At this sacred time of year, we repeatedly hear the word JOY. Cards wish you joy and hymns carry joy in their titles. We are supposed to feel merry and bright but often do not. The truth is you can’t manufacture joy. It can’t be created by your mind or will. You can’t say, “It’s the season for joy, so I will feel it.” It doesn’t work that way. Joy is spontaneous, a grace that suddenly comes upon you. It’s so powerful you remember it for the rest of your life.
Joy is different from enjoyment or pleasure. We relish times with friends, feel blissful moments in meditation, marvel at nature’s beauty, and even reminisce about wonderful times from the past. You can create enjoyment and pleasure but not joy.
What exactly is joy? What elements constitute this elusive experience?
Occasions such as weddings or births often—but not always—bring joy. Joy also appears in more ordinary ways. Two such occasions surface in my mind as I contemplate joy.
One Christmas during my teenage years, I was in our living room with invited dinner guests when my mother called me into the kitchen. She knew I loved Handel’s Hallelujah Chorus and it was playing on the radio. We stood there together in communion, listening to this glorious and uplifting music. That was it, but that precious moment still vividly remains with me.
What qualities of joy appear in this experience? Love is one. My mother cared enough for me to call me away from our guests to listen to one of my favorite pieces of Christmas music. But my experience contained more than love. It included connection. This moment was especially sweet because I often didn’t feel this bond with her. “Beyond this world” describes another quality of my experience. Basking in this glorious and inspiring music, lifted me into a sublime, other-worldly place, which I call the real or ultimate truth. This moment also contained an everlasting quality because it is as vivid today as it was when I first experienced it.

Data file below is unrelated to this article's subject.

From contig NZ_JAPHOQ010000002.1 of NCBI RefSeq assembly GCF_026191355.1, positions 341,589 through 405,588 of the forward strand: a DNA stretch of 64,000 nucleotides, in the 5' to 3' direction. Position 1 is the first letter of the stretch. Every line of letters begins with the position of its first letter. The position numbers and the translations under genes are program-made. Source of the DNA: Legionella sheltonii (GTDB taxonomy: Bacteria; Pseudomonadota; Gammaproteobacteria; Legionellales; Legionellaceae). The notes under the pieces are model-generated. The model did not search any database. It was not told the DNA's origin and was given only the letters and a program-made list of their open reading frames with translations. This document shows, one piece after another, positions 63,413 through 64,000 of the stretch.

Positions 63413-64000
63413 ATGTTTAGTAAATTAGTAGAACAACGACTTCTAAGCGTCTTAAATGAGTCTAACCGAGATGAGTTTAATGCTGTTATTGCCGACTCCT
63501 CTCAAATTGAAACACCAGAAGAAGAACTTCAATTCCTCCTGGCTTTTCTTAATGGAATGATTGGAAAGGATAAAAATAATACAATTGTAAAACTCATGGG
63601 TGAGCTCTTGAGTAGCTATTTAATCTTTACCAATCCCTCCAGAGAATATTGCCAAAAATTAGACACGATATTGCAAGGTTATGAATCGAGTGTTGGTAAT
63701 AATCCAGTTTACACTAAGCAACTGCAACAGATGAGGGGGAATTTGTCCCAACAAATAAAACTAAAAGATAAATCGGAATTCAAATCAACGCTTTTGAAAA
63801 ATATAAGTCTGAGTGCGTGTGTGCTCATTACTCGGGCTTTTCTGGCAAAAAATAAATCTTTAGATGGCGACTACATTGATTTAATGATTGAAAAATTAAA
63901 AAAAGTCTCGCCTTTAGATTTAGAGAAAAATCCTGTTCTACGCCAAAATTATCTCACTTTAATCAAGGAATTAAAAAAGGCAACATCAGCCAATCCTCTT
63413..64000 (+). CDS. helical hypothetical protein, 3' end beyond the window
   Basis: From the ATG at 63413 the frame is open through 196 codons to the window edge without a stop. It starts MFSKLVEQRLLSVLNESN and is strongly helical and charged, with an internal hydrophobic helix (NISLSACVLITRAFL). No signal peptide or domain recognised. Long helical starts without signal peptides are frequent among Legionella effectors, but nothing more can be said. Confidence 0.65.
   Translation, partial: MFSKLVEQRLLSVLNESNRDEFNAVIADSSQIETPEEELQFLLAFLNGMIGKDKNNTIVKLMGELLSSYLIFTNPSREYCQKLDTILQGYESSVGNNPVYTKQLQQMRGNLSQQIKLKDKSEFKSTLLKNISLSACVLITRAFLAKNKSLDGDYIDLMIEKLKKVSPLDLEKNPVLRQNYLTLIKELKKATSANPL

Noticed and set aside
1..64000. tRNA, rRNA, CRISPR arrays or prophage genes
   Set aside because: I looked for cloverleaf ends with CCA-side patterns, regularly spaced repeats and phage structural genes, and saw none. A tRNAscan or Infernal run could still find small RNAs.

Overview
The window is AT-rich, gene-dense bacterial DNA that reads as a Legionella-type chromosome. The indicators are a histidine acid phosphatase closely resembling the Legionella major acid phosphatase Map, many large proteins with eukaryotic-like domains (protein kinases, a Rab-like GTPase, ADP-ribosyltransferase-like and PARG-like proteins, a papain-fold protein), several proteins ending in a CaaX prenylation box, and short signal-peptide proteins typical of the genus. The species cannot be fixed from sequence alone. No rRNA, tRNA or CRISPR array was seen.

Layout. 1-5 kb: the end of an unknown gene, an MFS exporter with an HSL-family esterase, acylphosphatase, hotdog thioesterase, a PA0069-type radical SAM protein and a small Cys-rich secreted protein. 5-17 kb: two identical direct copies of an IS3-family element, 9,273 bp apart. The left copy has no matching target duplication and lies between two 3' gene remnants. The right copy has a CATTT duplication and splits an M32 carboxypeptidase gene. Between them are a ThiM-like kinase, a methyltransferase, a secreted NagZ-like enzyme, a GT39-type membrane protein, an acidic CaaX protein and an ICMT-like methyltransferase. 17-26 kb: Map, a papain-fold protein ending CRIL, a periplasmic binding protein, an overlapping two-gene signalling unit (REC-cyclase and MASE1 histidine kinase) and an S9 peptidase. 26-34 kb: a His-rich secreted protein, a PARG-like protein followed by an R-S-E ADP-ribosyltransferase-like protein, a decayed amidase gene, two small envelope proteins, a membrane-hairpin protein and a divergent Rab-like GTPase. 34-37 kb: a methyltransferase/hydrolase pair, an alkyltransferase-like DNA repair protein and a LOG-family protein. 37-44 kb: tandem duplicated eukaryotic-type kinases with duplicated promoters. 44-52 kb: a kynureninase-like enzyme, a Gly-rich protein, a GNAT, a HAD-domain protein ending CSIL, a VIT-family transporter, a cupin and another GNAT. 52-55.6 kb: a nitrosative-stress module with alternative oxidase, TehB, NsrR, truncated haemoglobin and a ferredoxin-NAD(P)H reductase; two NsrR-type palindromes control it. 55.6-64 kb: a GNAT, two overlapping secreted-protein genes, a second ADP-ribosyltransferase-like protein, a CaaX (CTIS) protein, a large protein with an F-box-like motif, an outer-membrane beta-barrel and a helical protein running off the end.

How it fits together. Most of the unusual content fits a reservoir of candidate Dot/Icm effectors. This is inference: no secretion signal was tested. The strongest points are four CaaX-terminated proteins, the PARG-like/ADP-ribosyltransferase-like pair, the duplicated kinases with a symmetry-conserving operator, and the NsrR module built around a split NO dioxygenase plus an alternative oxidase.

Joy arose in me when I watched my five or six-year-old son ran up the hill on his way home from school. I marveled at the life force careening through him. He exuded such aliveness and delight that my heart opened wide with deep love for him. This swept me into a heightened awareness, during which everything became crystal clear. I had previously experienced my son’s exuberant running and my love for him, so what was different about this time? It touched a deeper/higher level of reality, the memory of which has remained with me ever since. I call it an eternal moment when time stood still.
Although seeing my spirited son differed from hearing the uplifting music with my mother, its qualities remain the same—spontaneity, love, connection, heightened awareness, and timelessness. Joy arises when all of these qualities appear.
I hope these thoughts will inspire you to reflect on similar moments of joy in your life. May they beautifully prepare you for the upcoming sacred season.